Monday, February 16, 2009

The Firefighters' Response


"To the IAFF and to the families of the 344 fire fighters who gave their lives so others might live, it is no joking matter."
(Harold Schaitberger, then-General President of the International Association of Firefighters)



Some follow-up on the Joan Rivers thing from the previous post, which seems to have sparked more than a little interest...

The remarks in question - which referred to the widows of firefighters killed in the 9-11 collapse of the World Trade Center - were from a tour Rivers was doing in England in early 2003, barely a year and a half after the attacks. I've looked for a transcription of Rivers' routine so readers could have it for reference but so far I've not found one. A few sources described portions - how disappointed the widows would have been if it turned out their husbands were alive and they had to give back the large checks Rivers (erroneously) said they received, how they were better off without having to deal with their husbands' shortcomings anymore, etc. - but nothing that described the routine in its entirety.

I never suggested, of course, that Ms. Rivers should be arrested, nor censored, simply shot at from an airplane. We live in America, and this is not the first reminder we've had that freedom of speech comes with a dark, unfortunate side that we must allow. I am aware that, for better or worse, publicly ridiculing innocent victims and going for easy shock-laughs at their expense, though reprehensible, is legal. It's done in school-yards by still-developing minds all the time.

As a professional clown, I'll also take difference with any suggestion I don't have a sense of humor, or that the one I have is too high-brow. Ask any rubber-chicken I own. They'll tell you.

I respect the point-of-view of readers who disagree with me as to the appropriateness of Rivers' remarks. (Remember, these are not simply jokes about death, which are often as useful as they are funny. These are jokes about people who died violent deaths because they ran into a burning building to save people after terrorists attacked. Call me crazy, but I think there's a difference.) In fact, the advent of the Internet even makes it possible for anyone who feels Rivers' remarks were not cruel and inappropriate to express that opinion directly to the International Association of Firefighters (IAFF) at:

http://www.iaff.org/Contact/contact.html?subj=19

Before you do, though, you may want to consider what their then-General President, Mr. Harold Schaitberger, wrote shortly after Rivers' ridicule.

From http://www.firehouse.com/news/2002/5/3_IAFFrivers.html:

WASHINGTON - "Comedian Joan Rivers' attempts to find humor in the catastrophic loss that our members and their loved ones suffered on September 11 is a new low and cannot be tolerated.

"For those of you who may have missed the news reports, she has a bit in her current show in England that openly mocks the relatives of our brothers. Her new show, "Broke And Alone In London," makes light of the widows whose husbands were killed in the collapse of the World Trade Center. It's hard to understand, given that she lost 11 friends herself that day.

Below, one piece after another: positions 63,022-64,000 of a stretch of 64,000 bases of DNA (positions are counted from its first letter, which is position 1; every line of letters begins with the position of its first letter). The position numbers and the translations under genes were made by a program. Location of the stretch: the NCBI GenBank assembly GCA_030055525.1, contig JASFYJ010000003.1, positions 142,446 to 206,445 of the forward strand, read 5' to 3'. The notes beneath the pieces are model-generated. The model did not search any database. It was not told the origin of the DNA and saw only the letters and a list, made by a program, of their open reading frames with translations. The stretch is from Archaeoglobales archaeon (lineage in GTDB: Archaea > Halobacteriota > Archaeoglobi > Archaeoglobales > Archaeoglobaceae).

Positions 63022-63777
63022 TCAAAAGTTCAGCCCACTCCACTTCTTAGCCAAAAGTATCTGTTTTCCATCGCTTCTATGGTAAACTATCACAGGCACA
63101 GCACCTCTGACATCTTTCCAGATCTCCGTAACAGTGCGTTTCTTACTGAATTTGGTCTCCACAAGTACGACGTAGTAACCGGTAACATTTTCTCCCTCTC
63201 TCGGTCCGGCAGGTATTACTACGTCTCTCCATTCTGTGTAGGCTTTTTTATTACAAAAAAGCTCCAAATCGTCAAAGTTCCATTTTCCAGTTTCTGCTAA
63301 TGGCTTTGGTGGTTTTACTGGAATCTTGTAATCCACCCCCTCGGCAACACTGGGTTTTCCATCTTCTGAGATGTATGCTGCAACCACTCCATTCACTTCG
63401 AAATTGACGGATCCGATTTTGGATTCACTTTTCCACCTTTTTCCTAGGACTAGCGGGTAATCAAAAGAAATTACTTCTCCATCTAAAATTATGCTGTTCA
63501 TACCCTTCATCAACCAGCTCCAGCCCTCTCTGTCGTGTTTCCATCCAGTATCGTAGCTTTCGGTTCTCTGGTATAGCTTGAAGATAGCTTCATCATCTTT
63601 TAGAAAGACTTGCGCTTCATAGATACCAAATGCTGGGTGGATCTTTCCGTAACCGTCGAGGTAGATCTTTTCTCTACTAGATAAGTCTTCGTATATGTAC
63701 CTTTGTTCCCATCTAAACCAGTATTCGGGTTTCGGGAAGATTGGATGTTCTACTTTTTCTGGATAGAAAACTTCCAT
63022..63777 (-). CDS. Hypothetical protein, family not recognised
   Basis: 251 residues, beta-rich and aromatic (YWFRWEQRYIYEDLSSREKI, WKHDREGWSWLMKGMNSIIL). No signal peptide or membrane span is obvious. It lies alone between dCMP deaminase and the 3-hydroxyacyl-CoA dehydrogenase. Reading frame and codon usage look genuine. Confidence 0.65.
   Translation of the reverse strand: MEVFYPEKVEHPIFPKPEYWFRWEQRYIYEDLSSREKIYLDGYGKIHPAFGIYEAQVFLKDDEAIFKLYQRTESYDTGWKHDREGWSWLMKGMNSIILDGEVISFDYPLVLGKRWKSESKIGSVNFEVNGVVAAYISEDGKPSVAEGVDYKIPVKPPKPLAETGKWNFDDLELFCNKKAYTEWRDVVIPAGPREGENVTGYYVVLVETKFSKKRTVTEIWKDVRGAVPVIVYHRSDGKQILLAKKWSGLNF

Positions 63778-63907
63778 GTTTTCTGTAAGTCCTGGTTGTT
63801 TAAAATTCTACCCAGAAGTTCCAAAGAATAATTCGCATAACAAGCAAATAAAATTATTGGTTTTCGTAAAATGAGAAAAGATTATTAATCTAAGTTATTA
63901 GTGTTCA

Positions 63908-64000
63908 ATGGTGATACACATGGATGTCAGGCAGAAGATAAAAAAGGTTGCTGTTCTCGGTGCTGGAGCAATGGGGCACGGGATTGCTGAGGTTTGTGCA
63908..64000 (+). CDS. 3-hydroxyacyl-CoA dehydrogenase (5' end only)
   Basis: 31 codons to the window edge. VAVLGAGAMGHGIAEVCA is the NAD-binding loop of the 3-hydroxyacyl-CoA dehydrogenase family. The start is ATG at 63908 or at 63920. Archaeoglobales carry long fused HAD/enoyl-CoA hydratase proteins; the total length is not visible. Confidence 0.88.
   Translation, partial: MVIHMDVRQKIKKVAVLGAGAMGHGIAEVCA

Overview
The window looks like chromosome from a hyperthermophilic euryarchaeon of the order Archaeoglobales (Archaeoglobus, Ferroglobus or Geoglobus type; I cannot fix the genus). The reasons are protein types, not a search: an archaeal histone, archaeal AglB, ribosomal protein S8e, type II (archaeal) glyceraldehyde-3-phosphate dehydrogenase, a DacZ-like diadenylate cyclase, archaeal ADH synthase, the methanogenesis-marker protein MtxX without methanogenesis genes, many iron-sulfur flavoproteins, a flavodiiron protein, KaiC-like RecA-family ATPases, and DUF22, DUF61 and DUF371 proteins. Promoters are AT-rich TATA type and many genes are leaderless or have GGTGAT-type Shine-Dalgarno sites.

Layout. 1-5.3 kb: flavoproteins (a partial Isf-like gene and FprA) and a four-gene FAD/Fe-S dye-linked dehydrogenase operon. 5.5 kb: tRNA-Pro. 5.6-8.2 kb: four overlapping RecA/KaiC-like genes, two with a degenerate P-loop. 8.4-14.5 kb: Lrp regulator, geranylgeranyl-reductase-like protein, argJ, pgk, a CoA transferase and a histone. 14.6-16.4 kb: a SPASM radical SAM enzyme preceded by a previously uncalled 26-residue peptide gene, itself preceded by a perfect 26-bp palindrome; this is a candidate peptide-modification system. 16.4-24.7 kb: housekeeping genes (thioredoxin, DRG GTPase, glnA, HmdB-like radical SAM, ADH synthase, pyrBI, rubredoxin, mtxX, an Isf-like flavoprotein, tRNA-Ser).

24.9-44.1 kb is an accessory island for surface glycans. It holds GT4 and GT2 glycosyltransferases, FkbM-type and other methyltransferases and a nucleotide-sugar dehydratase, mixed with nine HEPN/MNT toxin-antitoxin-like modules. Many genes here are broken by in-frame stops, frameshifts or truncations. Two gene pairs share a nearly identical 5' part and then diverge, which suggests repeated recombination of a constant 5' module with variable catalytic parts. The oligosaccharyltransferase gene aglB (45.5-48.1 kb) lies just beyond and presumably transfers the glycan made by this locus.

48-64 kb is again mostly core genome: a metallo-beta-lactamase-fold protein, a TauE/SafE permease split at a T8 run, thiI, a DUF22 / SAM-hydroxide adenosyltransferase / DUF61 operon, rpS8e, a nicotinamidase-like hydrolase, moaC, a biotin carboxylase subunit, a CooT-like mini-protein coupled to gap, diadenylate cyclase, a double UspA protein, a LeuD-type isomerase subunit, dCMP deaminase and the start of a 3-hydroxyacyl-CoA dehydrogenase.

"Despite negative reaction in England, she is vowing to keep the sick joke in her act, and I'm sure she's just waiting for the backlash so she can jump-start her career. Well, here it is.

"First, let me be clear to Ms. Rivers that our widows would give anything to have their husbands back. The loss they suffered in an instant was total and profound, and no efforts by anyone can make that pain go away. But, as you have proven, it can be made more painful with a resentful remark or a caustic comment.

"Second, these courageous women have received very little in real terms in exchange for what they have lost. The financial burdens of losing a primary breadwinner, feeding, clothing and educating hundreds of fatherless children, and planning for decades of your own life without your loved one are overwhelming. Ms. Rivers should check her facts. The widows and families haven't received anything near $5 million, but even if they had, it would not equal what they have lost.

"Third, and last, Ms. Rivers has attacked the very symbols of this proud nation's response to terrorism. If she had been in the Twin Towers on Sept. 11, the New York fire fighters - my members - would have sacrificed anything to get her out alive. They would do the same for her now, even knowing how little she thinks of their devotion to her safety. This is a nation at war, and Ms. Rivers' comments strike at the heart of our unified front against the threats that face us. Maybe it doesn't feel as real in London, but I can tell you it feels real to my 250,000 members protecting North America.

"I am sorry that Ms. Rivers has chosen to find humor in our tragic and devastating loss. To the IAFF and to the families of the 344 fire fighters who gave their lives so others might live, it is no joking matter."



3 comments:

oldhousegal said...

You are right, allowing all people freedom of speech goes hand in hand with the possibility that we will hear something offensive. And what's offensive depends on the person and the time. Just think, Lenny Bruce was persecuted (and arrested)for stuff we'd hardly give a second thought to today. I would be offended by what Joan said because it's hurtful to people who already have been hurt enough. But I'd be more offended if someone tried to stop her from saying what's on her mind because who knows, maybe someone's offended by what's on my mind!

Julie said...

I never liked her and now even less.

Angie said...

A late oment as usual - wouldn't be me otherwise would it?

On behalf of all decent, right-minded English people (that's most of us), I want to apologise to all you American people that Joan Rivers was able to get away with saying what she did on our soil and over our air-waves.

love, Angie, xx